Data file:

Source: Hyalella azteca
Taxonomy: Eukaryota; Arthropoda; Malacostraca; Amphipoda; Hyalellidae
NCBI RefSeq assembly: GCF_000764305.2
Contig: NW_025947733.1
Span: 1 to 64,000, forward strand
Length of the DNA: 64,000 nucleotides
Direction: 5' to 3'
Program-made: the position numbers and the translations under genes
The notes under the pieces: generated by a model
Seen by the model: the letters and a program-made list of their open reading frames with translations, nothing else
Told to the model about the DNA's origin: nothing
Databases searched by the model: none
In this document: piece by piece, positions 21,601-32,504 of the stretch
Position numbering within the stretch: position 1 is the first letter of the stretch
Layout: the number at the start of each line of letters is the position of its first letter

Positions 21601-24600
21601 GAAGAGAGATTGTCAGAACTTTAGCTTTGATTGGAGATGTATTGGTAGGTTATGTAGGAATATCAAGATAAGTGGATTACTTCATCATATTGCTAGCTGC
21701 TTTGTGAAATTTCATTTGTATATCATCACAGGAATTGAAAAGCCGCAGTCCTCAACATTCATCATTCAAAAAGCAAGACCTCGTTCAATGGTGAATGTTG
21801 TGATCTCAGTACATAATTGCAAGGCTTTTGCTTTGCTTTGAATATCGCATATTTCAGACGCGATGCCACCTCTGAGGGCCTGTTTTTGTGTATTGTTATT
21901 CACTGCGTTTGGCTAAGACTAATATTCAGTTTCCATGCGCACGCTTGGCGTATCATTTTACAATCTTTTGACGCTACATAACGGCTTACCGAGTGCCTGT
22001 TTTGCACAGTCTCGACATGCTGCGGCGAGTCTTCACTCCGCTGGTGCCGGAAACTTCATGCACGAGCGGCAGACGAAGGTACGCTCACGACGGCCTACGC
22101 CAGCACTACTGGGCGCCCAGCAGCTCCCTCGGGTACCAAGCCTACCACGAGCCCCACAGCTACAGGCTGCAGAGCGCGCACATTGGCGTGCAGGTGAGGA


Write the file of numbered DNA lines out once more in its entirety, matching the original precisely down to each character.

Source: Hyalella azteca
Taxonomy: Eukaryota; Arthropoda; Malacostraca; Amphipoda; Hyalellidae
NCBI RefSeq assembly: GCF_000764305.2
Contig: NW_025947733.1
Span: 1 to 64,000, forward strand
Length of the DNA: 64,000 nucleotides
Direction: 5' to 3'
Program-made: the position numbers and the translations under genes
The notes under the pieces: generated by a model
Seen by the model: the letters and a program-made list of their open reading frames with translations, nothing else
Told to the model about the DNA's origin: nothing
Databases searched by the model: none
In this document: piece by piece, positions 21,601-32,504 of the stretch
Position numbering within the stretch: position 1 is the first letter of the stretch
Layout: the number at the start of each line of letters is the position of its first letter

Positions 21601-24600
21601 GAAGAGAGATTGTCAGAACTTTAGCTTTGATTGGAGATGTATTGGTAGGTTATGTAGGAATATCAAGATAAGTGGATTACTTCATCATATTGCTAGCTGC
21701 TTTGTGAAATTTCATTTGTATATCATCACAGGAATTGAAAAGCCGCAGTCCTCAACATTCATCATTCAAAAAGCAAGACCTCGTTCAATGGTGAATGTTG
21801 TGATCTCAGTACATAATTGCAAGGCTTTTGCTTTGCTTTGAATATCGCATATTTCAGACGCGATGCCACCTCTGAGGGCCTGTTTTTGTGTATTGTTATT
21901 CACTGCGTTTGGCTAAGACTAATATTCAGTTTCCATGCGCACGCTTGGCGTATCATTTTACAATCTTTTGACGCTACATAACGGCTTACCGAGTGCCTGT
22001 TTTGCACAGTCTCGACATGCTGCGGCGAGTCTTCACTCCGCTGGTGCCGGAAACTTCATGCACGAGCGGCAGACGAAGGTACGCTCACGACGGCCTACGC
22101 CAGCACTACTGGGCGCCCAGCAGCTCCCTCGGGTACCAAGCCTACCACGAGCCCCACAGCTACAGGCTGCAGAGCGCGCACATTGGCGTGCAGGTGAGGA